The Next PayPal

By Matthew Milner, on Wednesday, May 13, 2015

PayPal is one of the Internet’s great success stories.

An online payment solution that got its start in 1998, PayPal was acquired by eBay in 2002 for $1.5 billion. Its early investors made a fortune.

Today, PayPal generates $8 billion in revenues a year—and according to JP Morgan, its current value is approaching $50 billion.

But who wants to hear about a great investment they didn’t make?

Instead, let’s look at an investment you still can make:

Some are calling it “The next PayPal.”

In fact, the former CFO of PayPal, David Jaques, is so convinced about this new company’s potential, he joined as its Chairman and CFO.

As Jaques said recently:

“This feels like a similar path to what I experienced at PayPal nearly two decades ago.”

A Trillion-Dollar Market

Seventeen years ago, PayPal solved a major problem:

It allowed two parties that didn’t know each other to send and accept payments online—quickly, inexpensively, and securely.

As the popularity of online commerce increased, PayPal grew tremendously. Today, it enables about $200 billion in transactions each year.

But despite PayPal’s growth, and despite new solutions like Apple Pay and Square, massive gaps and inefficiencies in payment technologies still persist…

For example, entities like city governments send out parking tickets via email… but they have no cost-efficient way to accept payment online.

And many service providers, from graphic designers to lawyers, aren’t set up properly for e-commerce: they don’t have a secure website, and since they work remotely, they’re not able to “swipe” a customer’s credit card in person.

Merchants and entities like these generate a trillion dollars per year—and yet, they’re severely limited with respect to their online payment solutions:

If they set up a secure website, they can accept credit cards online—but their merchant fees are as high as 3.5%, and their delays in getting paid are 3 to 4 days…

Or they could take credit card information by phone and enter it online—but that’s time consuming, and it’s not secure.

But now, a new company called Digitzs is aiming to change everything…

Digitzs

Digitzs is an online and mobile payments solution where business owners request money from their customers via email.

When customers click on a link inside the email, they land on a secure page where they can enter their credit card information.

(The process seems very simple, but one payments expert compared it to a duck: calm on the surface, but a whole lot of paddling going on under the water.)

Instead of paying fees as high as 3.5%, Digitzs merchants can choose a range of payment methods where their fees are as low as 0%.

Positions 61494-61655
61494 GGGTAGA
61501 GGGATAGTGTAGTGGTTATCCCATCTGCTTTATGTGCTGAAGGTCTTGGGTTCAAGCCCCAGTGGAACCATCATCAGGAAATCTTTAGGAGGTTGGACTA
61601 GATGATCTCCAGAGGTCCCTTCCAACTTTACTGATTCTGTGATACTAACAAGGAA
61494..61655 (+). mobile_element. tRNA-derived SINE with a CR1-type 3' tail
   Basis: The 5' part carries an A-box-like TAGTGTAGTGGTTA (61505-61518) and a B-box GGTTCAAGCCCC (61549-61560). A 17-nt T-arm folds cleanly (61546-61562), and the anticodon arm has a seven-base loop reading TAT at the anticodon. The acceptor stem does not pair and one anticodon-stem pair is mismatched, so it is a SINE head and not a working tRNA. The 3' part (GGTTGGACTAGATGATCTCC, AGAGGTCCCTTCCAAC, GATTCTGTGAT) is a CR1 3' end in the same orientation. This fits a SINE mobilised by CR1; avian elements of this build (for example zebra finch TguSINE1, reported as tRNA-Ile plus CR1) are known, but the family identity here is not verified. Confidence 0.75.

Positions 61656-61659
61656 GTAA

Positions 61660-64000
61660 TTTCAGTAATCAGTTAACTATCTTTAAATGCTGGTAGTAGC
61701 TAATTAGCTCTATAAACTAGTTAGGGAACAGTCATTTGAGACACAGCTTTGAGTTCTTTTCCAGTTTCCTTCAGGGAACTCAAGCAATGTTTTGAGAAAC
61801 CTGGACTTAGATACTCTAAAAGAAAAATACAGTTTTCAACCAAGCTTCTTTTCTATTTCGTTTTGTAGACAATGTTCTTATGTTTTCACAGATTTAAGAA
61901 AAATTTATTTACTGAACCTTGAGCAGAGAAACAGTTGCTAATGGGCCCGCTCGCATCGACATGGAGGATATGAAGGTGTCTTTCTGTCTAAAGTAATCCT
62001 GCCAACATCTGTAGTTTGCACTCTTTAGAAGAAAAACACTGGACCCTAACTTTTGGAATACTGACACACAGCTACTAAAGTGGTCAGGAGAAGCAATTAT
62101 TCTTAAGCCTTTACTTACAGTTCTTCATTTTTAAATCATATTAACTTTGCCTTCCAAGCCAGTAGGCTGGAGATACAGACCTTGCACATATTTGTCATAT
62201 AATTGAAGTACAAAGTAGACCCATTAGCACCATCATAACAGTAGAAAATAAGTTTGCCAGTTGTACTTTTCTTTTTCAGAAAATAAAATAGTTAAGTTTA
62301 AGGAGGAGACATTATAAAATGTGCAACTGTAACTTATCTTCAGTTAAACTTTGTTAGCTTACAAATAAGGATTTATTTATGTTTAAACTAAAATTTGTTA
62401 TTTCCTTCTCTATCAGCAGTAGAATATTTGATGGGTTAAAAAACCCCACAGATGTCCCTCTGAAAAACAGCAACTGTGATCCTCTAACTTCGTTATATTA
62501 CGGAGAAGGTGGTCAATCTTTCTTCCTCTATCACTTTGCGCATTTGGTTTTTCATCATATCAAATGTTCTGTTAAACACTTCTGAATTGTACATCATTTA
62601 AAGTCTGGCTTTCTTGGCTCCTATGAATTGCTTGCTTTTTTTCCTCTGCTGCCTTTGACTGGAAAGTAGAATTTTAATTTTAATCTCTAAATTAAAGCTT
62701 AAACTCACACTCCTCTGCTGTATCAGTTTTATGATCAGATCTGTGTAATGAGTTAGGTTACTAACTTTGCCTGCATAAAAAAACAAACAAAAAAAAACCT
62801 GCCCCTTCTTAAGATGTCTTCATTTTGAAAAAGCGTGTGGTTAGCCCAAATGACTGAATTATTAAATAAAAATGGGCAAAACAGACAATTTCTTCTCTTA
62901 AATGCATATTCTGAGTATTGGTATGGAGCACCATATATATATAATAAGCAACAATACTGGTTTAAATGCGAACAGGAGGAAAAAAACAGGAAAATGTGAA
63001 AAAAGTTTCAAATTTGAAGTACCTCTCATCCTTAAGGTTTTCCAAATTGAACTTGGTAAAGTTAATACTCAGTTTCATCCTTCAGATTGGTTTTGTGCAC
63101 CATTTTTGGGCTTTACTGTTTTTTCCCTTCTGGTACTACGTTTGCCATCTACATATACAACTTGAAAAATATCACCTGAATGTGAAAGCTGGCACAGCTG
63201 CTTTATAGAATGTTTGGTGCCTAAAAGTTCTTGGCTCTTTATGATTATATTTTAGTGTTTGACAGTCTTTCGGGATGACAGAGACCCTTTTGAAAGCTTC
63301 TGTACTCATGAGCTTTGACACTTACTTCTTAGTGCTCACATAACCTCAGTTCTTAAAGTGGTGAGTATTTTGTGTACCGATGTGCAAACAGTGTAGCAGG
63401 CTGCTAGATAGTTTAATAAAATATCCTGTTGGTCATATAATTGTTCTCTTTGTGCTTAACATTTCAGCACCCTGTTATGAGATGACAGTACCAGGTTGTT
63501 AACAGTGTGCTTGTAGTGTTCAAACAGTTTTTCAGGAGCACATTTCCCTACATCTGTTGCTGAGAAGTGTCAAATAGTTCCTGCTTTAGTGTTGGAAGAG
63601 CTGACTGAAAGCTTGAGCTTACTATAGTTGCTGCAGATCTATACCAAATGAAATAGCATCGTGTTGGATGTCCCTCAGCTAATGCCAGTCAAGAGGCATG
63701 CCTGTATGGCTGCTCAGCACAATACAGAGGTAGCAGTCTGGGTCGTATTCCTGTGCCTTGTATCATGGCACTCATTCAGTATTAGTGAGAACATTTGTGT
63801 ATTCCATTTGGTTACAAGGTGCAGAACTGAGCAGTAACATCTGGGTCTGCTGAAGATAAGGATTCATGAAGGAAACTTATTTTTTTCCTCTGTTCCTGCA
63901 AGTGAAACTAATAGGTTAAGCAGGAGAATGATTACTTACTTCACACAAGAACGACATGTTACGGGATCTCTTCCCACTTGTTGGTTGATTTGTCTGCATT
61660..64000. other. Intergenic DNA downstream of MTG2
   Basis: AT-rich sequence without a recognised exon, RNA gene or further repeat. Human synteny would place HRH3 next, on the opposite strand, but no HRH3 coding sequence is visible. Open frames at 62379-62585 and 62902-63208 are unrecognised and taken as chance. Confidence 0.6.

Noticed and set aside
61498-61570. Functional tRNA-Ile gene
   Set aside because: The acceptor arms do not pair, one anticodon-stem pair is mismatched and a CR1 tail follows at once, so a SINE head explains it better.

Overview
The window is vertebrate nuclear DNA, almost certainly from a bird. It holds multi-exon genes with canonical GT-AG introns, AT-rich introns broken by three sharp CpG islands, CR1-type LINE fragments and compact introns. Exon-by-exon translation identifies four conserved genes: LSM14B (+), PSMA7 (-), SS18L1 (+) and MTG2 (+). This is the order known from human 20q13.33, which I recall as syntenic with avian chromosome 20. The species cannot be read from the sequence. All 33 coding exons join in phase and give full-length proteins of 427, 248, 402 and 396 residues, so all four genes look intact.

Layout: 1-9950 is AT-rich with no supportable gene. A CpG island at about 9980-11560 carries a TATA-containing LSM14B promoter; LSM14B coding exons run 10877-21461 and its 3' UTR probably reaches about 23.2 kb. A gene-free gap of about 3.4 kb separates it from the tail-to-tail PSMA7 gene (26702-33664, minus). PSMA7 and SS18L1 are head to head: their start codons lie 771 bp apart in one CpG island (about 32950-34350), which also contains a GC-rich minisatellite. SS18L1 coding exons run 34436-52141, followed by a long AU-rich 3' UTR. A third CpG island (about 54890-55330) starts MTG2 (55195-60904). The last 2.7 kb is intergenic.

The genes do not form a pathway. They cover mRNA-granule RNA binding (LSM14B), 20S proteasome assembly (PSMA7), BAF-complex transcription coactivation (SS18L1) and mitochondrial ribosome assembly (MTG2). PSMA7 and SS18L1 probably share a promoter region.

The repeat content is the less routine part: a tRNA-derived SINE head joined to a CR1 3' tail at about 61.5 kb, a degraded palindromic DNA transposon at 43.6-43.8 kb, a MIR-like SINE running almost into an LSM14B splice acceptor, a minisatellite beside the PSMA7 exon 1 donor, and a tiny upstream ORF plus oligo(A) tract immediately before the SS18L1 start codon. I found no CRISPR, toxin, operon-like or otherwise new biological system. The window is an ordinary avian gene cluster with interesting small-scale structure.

And instead of waiting 3 to 4 days to get paid, Digitzs merchants get paid the next day—even on Sundays.

As a consumer, this might not sound like a big deal…

But for merchants, it’s revolutionary.

Too Expensive to Switch

As Linda Perry, a former senior executive at Visa, and now an Advisor to Digitzs, says: “They’re doing things that the traditional, legacy processors just don’t do.”

Why don’t “legacy” providers offer the same features?

To explain, Digitzs CEO Laura Wagner made an analogy to the auto industry:

98% of the legacy auto companies make cars that use gasoline.

Cars that use electric energy might be more efficient, but that doesn’t mean the legacy car markers will switch…

Switching would just be too expensive.

Building a Competitive Moat

But even if the legacy providers don’t compete with Digitzs, what about competition from other upstart payment companies?

That’s where Edward Katzin comes in.

Katzin is the former Head of Global Products for Visa—and now he’s a Board Director and Intellectual Property Advisor at Digitzs.

At Visa, Katzin used intellectual property—i.e., patents—to defend the company’s business model and build a competitive moat.

He’s helping Digitzs use the exact same strategy.

As he said recently:

“Digitzs has a dual threat offering that's defensible from an intellectual standpoint.”

When it comes to online payment solutions, Linda Perry and Edward Katzin might have as good a lay of the land as anyone out there…

Which is why it may be worth your while to take a look at Digitzs as an investment.

The Details

Digitzs is currently raising capital from investors like you.

The fundraising is taking place on an “equity crowdfunding platform” called Crowdfunder.

Crowdfunder connects entrepreneurs who need capital, with people like you who are looking to make “start-up” investments with big potential upside.

Digitzs is raising $500,000, with a $10,000 minimum investment.

To explore more about Digitzs and see details about its fundraising, click here >>

Happy Investing.

Please note: Crowdability has no relationship with Digitzs or Crowdfunder. We’re an independent provider of education, information and research on start-ups and alternative investments.

Best Regards,
Matthew Milner

Founder
Crowdability.com

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